Three tables were overturned, two more were broken beyond repair, and a sizable dent was visible in one of the walls, but Roy had finally been subdued. Owen held his still weakly-struggling son in a headlock from behind, giving him enough air to stay conscious but not so much that he would get ideas of starting back up. While Owen was too resilient to be hurt by anything Roy could do, the bar was not. As it was, Roy’s first assault would cost a fair amount to fix.
“Got that out of your system?” Owen asked calmly.
“Let me go, fucker! I’m leaving!” Roy’s efforts redoubled, his muscular form clawing and swinging wildly at his captor. Not that it mattered; he might as well have been a cloud attacking a statue for all the good it did. Owen let him kick about for a few seconds before tightening his grip and cutting off Roy’s air. He loosened it again once he felt his son’s limbs begin to slacken.
“Sorry, can’t do that,” Owen replied once Roy’s grunting had grown quiet. “I promised Hershel I wouldn’t let you leave.”
“Fuck... Hershel,” Roy wheezed out in ragged gasps. “Fuck...ing... traitor.”
“He thought you might feel that way. To be honest I assumed he was overreacting. I suppose I should have known better.”
This time Roy had no response; he merely hung there sullenly.
“So you think Hershel betrayed you, even though he only did this because you were too proud to admit you were out of options. Even though I saw his car arrive over an hour before he worked up the nerve to come in here, and had to do I can only imagine what to find the gumption to drive out in the first place.”
“Yes, Roy, your brother who came out here on his spring break, risked his relationship with you, and confronted a man he hadn’t seen in over a decade all to help his brother is a stupid asshole.” Owen clicked his tongue against his teeth, and Roy’s mind swirled back to childhood, remembering hearing the sound whenever his father was scolding one of them. “You might be the one who got the enhanced muscles, but Hershel is undoubtedly the stronger of you two.”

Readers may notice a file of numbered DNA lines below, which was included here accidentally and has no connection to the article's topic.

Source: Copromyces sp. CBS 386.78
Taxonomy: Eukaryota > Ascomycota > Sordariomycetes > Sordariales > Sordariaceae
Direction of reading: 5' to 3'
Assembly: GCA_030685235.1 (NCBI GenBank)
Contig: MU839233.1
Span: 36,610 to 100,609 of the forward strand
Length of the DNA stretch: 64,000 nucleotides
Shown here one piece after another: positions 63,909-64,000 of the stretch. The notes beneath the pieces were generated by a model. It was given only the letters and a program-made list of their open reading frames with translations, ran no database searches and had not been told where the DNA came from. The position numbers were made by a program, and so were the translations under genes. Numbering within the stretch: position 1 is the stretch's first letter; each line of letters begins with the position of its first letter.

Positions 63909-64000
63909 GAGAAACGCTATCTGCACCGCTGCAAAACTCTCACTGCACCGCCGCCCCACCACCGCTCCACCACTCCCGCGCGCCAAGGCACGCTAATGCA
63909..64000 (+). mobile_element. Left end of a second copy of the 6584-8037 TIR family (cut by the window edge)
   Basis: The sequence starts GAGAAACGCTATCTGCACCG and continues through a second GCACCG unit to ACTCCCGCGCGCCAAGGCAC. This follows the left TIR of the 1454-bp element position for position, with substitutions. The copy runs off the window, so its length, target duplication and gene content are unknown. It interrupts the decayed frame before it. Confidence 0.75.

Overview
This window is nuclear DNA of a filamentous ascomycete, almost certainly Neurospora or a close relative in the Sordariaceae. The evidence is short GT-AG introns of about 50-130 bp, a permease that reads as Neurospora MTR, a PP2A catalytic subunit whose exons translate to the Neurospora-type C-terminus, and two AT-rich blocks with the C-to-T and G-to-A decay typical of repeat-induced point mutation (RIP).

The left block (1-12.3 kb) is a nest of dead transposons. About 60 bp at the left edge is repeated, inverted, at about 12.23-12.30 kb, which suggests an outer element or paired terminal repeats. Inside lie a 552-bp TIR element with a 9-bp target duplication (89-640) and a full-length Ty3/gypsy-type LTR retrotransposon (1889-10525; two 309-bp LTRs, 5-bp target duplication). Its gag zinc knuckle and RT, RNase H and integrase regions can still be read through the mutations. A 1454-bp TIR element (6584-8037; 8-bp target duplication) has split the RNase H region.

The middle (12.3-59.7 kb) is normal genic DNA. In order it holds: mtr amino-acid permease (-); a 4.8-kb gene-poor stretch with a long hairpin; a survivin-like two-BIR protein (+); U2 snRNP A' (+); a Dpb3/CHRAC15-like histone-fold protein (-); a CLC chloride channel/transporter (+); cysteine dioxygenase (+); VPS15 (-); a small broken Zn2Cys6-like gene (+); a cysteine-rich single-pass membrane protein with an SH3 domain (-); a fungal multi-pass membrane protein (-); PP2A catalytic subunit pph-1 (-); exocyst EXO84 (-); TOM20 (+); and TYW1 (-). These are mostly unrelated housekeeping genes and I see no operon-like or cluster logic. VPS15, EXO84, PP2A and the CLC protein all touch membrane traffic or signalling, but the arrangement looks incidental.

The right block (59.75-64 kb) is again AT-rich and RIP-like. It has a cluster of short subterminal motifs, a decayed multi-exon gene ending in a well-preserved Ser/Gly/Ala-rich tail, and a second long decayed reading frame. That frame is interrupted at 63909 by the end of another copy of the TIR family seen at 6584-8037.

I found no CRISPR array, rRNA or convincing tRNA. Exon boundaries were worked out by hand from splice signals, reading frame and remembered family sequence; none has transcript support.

“Kiss... my... ass.”
“Fine, smart guy, then tell me one thing. If Hershel is so wrong for coming to see me, if you really don’t need my help, then why are you hanging here helpless? I’m barely using any strength, and those punches you threw at me were worthless. I’m not saying you could take me on, even in the best of scenarios, but you’ve been in the HCP for almost two years now. You should be much stronger than this. So why aren’t you?”
Roy hung there quietly, neither words nor actions able to fully capture the amount of hatred he felt for his father at uttering that damned piece of truth.
“No answer to that one? My my, so it seems Hershel might have had some good reason for doing this after all. I can tell you why you’re weak, Roy. I can tell you why, and I can show you how to get back on the right path. Or, you can keep struggling like a child and wait until you turn back into Hershel, at which point I’ll tell him no luck. Son or not, I will not help a Super who can’t control his emotions get stronger. That just puts other people in danger down the line. So it’s your choice. Stow the violence and listen, or hang here until your best shot at being a Hero swirls down the crapper.”